# Homework Help: Differential equation substitution

1. Aug 20, 2010

### d.hatch75

(Apologies for not following the template for topic creation, but I wasn't sure how to adapt my problem to fit it). I'm following the derivation of the spherical harmonics in section 3.3 of Rae's "Quantum Mechanics", but have come across a step I can't quite understand. It seems like such a simple step, but for some reason I'm just not seeing it. For anyone with a copy of the book, it's the step between equations 3.30 and 3.31. For those without a copy, the initial equation is:

$$sin\theta \frac{d}{d\theta}(sin\theta \frac{d\Theta}{d\theta}) + (\lambda' sin^2\theta - m^2)\Theta = 0$$

By substituting:
$$v=cos\theta$$
and writing:
$$P(v)\equiv \Theta(\theta)$$
one should arrive at the following:

$$\frac{d}{dv}[(1-v^2)\frac{dP}{dv}] + [\lambda' - \frac{m^2}{1-v^2}]P = 0$$

whereas I'm getting:

$$-\frac{d}{dv}[\sqrt{1-v^2}\frac{dP}{dv}] + [\lambda' - \frac{m^2}{1-v^2}]P = 0$$

Am I missing a simple equivalence between what I'm getting and what I should be getting, or have I derived an incorrect result?

2. Aug 20, 2010

### LawlQuals

I suspect you did just miss one small detail. It appears you have made the translation: $$d\Theta /d\theta \rightarrow dP/dv$$, but this is not the case.

Beginning with the differential operator $$\frac{d}{d\theta}$$ itself, and noting that $$\theta = \theta (v)$$:

$$\frac{d}{d\theta} = \frac{d}{dv}\frac{dv}{d\theta} = -\sin\theta\frac{d}{dv}$$. If one proceeds as it appears you have done with $$\frac{d\Theta}{d\theta} = \frac{dP}{dv}$$, your term on the left would be:

$$\sin\theta\underbrace{\frac{d}{d\theta}}_{ = \, -\sin\theta d/dv}\underbrace{\sin\theta}_{= \, \sqrt{1 - v^2}}\underbrace{\frac{d\Theta}{d\theta}}_{= \, dP/dv} = -\sin^2\theta\frac{d}{dv}\left[\sqrt{1 - v^2}\frac{dP}{dv}\right]$$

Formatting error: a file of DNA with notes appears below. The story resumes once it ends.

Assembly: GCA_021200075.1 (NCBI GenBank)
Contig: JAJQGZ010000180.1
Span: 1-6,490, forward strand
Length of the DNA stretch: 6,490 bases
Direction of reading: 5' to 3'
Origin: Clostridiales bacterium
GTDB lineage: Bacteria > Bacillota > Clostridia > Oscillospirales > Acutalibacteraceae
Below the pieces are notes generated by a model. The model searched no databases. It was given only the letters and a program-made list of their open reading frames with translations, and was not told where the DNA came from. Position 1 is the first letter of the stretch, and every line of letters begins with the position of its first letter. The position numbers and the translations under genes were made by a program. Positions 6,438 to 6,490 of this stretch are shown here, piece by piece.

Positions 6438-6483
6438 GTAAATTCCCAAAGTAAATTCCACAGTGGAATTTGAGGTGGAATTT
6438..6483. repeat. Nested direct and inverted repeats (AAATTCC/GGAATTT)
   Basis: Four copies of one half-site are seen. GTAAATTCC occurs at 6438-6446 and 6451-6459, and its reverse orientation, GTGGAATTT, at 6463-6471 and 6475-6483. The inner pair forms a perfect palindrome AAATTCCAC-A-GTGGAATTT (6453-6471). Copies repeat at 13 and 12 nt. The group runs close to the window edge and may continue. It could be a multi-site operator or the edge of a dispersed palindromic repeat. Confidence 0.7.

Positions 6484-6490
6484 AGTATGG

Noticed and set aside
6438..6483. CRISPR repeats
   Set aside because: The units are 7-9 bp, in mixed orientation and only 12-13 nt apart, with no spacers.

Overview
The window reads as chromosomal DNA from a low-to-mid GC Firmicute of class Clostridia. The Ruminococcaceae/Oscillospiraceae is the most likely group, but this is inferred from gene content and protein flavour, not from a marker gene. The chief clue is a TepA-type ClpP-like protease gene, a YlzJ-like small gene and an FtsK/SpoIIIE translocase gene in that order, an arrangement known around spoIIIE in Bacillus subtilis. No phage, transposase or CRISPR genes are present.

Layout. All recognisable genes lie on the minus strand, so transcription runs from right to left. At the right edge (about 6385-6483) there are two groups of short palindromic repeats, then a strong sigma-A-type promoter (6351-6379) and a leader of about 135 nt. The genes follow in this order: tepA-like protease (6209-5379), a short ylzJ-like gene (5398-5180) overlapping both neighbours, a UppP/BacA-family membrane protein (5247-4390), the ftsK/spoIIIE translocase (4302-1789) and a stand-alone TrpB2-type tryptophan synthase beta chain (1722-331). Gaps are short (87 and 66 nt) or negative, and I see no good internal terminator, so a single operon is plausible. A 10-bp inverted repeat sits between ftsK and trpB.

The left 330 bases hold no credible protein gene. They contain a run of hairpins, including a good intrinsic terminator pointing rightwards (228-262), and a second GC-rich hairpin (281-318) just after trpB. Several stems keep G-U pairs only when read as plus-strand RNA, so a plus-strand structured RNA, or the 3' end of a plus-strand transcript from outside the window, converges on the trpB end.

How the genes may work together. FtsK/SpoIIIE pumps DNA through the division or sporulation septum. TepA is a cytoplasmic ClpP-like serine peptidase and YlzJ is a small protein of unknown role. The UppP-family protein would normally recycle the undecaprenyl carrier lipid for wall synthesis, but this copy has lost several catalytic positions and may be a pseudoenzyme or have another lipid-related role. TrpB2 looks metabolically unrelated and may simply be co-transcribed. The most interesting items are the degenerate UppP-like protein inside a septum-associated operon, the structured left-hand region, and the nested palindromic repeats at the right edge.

After a subsequent division of the entire equation by $$\sin^2\theta$$, provided we tacitly enforce that $$\sin^2\theta \neq 0$$, the result you have written down may be retrieved. That is to say, by letting $$\sin^2\theta = 1 - v^2$$, and $$\frac{d\Theta}{d\theta} = \frac{dP}{dv}$$, the equation admits upon the aforementioned division:

$$-\frac{d}{dv}\left[\sqrt{1 - v^2}\frac{dP}{dv}\right] + \left[\lambda ' - \frac{m^2}{1 - v^2}\right]P = 0$$

Which is exactly the equation you have quoted . The improper step was on the treatment of $$dP/dv$$. The statement $$\frac{d\Theta}{d\theta} = \frac{dP}{dv}$$ is not true. To obtain the proper definition, chain rule must be engaged. Begin with the definition of $$P$$:

$$\Theta (\theta ) = P(v)$$, and differentiate both sides,

$$\frac{d\Theta}{d\theta} = \frac{dP}{d\theta} = \frac{dP}{dv}\frac{dv}{d\theta}$$

With this modification, the result in your textbook will follow directly.

By the way, just some friendly information: in LaTeX, there are specific commands for formatting elementary functions, for instance \sin\theta will format as $$\sin\theta$$ as opposed to $$sin\theta$$ should you have not used the command.

Last edited: Aug 20, 2010
3. Aug 21, 2010

### d.hatch75

The irony is that I thought twice about equating the two differentials but managed to convince myself that they were equal... Thank you ever so much, LawlQuals, I feel rather silly now!

I understand that this is more of a physics-related question and thus perhaps in the wrong forum, but I've already made this topic so it can be moved if mods would prefer it? I'm not too comfortable with dividing through by $$\sin^2\theta$$, unless of course there is a physical interpretation that justifies this move - is there? Or is this just clumsy algebra?